Posts Tagged ‘Industry Association’

Portland Cement Association is national

March 19, 2009

Portland Cement Association


The Portland Cement Association represents cement companies in the United States and Canada. It conducts market development, engineering, research, education, and public affairs programs.

Associate membership: membership is unclear.  There is a membership home page and it looks like you can become a “member” by purchasing an item from their store but I couldn’t find anything on the website that discussed how that worked. “D”

Public membership directory: Yes and it a good tool for understanding the cement industry; can see what types of cements are manufactured, the states where the company is located and service area.  No individual contact information is provided. “B+”

National conference? Yes, and non-members can attend at nearly the same price as members, only a $100 difference. “A-”

Chapters?  Yes, they have regional councils.  “A-“

Industry news or reports? Yes, the website provides extensive information about the cement industry and related topics.  They also have a bookstore where more is available for purchase.  They also provide free newsletters on cement related topics.  “A”

Glossary?  Seems like they should but I didn’t find one. “D”

Provides a good sense of the industry? Yes, an excellent sense of the industry, the issues, public advocacy role. “A”

Overall:  This is a good industry site however its unclear how one becomes a member.  It appears to be a very public-facing association not one so concerned about serving a membership.

Sunday Special

October 26, 2008

Yesterday, I mentioned how important trade associations are as a window on your prospective or existing clients.  Not just to learn facts about the industry but more importantly these associations show you what matters to these folks.  Lets say you do the books for a couple auto businesses.  You like the people you deal with, you understand their business from an accounting perpective and you’d like to do more business with these guys.  Maybe you represent a auto detailing shop and an auto repair place.  Here are some questions, the Automotive Aftermarket Industry Association might be able to help you with.  First, there is the name itself.  What is an aftermarket?  I just go to google and put in, “define: aftermarket.” I come back with this definition from Auto Shop Owner Glossary: “The market for replacement parts, service, accessories, and equipment for the care or enhancement of the original product, esp. an automobile, after its sale to the consumer”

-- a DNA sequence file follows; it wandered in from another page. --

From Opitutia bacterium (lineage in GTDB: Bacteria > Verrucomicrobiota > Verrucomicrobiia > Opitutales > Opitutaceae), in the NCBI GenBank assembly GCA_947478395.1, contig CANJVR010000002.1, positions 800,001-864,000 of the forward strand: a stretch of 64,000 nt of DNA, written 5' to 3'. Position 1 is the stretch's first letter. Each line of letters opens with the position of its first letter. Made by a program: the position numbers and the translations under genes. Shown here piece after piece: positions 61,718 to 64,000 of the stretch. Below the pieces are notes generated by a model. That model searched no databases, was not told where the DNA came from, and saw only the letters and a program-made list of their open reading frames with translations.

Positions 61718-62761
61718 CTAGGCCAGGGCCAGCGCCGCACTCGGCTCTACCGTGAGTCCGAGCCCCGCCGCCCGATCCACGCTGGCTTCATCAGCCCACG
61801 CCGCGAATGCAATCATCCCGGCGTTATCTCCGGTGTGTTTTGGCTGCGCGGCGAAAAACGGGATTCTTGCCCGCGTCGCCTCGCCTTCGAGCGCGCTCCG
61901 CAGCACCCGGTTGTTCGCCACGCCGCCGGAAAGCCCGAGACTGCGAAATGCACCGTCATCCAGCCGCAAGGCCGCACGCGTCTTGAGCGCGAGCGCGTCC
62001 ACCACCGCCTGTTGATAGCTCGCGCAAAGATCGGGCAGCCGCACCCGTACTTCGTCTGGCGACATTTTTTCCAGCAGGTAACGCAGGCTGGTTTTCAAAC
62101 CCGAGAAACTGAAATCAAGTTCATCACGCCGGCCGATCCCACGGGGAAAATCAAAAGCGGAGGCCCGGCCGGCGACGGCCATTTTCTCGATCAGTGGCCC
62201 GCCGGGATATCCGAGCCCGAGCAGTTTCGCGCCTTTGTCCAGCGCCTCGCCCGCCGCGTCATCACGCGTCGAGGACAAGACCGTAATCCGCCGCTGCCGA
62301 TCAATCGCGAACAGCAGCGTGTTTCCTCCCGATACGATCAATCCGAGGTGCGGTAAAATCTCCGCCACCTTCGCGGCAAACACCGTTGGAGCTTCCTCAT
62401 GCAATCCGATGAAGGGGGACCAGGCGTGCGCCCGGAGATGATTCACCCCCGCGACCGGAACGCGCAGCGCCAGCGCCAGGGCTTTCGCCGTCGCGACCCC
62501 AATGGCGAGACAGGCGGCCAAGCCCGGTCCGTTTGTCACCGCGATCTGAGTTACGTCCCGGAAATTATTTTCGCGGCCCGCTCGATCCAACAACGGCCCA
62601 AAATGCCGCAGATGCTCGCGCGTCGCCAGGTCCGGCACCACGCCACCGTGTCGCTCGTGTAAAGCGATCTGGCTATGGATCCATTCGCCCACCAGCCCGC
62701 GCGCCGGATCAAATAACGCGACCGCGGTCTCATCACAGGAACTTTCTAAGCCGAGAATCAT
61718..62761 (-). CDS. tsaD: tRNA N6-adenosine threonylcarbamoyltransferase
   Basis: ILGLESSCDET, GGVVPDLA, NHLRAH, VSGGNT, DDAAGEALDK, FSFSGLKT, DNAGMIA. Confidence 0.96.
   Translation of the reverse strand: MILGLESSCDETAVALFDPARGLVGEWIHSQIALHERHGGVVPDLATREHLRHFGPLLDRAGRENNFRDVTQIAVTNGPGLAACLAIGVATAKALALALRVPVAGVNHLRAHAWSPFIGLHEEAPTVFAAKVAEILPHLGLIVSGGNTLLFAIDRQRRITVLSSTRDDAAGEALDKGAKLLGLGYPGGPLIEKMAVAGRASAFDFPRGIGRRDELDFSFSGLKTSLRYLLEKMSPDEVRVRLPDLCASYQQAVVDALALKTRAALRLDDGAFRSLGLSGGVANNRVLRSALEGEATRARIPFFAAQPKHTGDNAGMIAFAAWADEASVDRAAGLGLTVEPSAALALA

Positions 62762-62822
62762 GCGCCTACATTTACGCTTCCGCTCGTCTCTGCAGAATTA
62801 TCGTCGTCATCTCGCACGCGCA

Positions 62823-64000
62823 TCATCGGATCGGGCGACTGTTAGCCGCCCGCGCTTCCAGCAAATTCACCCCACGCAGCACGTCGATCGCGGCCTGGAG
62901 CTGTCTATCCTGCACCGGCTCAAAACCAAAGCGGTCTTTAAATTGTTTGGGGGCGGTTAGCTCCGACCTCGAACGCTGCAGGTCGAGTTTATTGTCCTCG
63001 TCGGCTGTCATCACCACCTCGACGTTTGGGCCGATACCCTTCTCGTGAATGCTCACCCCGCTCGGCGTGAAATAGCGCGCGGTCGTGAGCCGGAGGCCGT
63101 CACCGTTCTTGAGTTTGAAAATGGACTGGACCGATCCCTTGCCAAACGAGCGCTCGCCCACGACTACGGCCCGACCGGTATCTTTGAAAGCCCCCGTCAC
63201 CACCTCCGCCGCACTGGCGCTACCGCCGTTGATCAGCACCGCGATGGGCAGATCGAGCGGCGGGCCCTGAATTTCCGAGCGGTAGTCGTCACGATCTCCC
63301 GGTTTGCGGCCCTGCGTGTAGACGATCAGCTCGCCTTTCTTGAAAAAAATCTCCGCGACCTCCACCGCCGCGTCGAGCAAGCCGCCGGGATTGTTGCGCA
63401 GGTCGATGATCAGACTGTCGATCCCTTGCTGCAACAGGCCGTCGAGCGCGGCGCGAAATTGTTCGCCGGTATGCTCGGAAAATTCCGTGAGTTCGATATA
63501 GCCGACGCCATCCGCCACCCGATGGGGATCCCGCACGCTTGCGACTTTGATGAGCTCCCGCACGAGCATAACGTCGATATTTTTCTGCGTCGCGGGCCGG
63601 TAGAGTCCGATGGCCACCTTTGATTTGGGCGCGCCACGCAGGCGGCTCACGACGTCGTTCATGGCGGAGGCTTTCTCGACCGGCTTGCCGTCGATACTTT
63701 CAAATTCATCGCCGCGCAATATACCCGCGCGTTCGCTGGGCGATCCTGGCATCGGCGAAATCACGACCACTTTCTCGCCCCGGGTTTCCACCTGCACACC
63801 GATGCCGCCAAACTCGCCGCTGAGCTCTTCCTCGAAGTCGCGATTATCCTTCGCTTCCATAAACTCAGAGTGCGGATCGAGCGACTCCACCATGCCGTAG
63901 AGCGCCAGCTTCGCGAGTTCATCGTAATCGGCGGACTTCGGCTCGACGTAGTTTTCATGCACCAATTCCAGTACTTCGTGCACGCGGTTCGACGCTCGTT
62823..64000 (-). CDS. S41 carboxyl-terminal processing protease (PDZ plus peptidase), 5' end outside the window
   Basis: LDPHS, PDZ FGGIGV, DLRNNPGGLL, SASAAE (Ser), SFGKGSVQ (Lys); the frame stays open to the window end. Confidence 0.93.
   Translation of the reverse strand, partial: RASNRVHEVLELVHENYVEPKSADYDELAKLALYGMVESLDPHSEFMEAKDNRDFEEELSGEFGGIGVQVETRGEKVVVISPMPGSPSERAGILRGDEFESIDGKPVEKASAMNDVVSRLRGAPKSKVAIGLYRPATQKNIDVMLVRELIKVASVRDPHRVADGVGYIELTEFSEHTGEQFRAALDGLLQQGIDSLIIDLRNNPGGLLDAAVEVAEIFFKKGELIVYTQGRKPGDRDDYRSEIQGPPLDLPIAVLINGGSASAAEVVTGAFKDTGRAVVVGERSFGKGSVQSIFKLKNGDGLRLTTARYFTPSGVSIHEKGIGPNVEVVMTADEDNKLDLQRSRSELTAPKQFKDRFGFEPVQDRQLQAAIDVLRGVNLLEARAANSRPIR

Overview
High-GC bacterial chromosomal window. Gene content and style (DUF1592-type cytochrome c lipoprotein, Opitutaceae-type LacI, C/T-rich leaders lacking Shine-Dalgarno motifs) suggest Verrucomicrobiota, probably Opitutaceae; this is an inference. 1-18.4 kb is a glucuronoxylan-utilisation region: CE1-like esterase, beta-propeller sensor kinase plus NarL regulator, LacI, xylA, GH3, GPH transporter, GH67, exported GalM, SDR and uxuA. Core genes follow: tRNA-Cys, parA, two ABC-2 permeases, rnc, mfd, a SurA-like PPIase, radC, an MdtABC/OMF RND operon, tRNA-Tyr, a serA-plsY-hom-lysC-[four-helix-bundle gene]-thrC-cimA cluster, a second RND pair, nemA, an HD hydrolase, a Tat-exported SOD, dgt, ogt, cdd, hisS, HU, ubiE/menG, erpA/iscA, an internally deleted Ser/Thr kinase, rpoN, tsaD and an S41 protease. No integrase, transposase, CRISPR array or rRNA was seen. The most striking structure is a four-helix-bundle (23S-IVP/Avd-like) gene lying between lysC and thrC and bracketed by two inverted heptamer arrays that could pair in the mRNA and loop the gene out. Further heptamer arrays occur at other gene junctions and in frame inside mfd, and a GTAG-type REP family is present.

Already you’ve broaden your understanding of this market and because of your expertise with a couple businesses, maybe able to appeal to many more.   So who are all these folks?

Many associations have online directories.  Some are restricted to use only by members but fortunately the AAIA, makes its directory public.  This allows me to search geographically to see what businesses are in my area.  It gives address and contact information.  Also they allow for searching industry segments so you learn that body shops, auto warehouses, auto eletrical companies, tools, engine repowering and trim are among the membership.

What do they are care about?  I found a conference agenda for the Auto Aftermarket Products Info and from the breakout sessions, I learned that this industry is focused internationally on imports, on Japanese hybrids on doing business with China and India.  What are the accounting issues that might related to doing significant business with businesses in other countries?  Have you had to deal with that with my current clients?  Can you use this as a selling point for more businesses in this industry?

Are there related industries? One thing I learned is this organization is fighting for the right to repair cars against the auto manufacturer who, I guess, don’t want them as competition.  This is important for me to know so I don’t extoll the virtues of auto manufacturers not knowing there maybe bad blood between these industries.

How do they talk about their products and services?  The AAIA has a glossary of terms (which doesnt contain a definition for aftermarket so realize you sometimes need multiple glossaries to understand a new line of business) so if you want to go after stores that sell waxes and polishes, you better know that these are called “Appearance Products.”  You can use these terms to then find out the manufacturers and product lines.  The more you can talk the language of your clients, the more excited they will be to talk with you and you build trust with them.  You appear knowledgeable and interested in their business.  That can only help.

Happy Auto Mechanic

Happy Auto Mechanic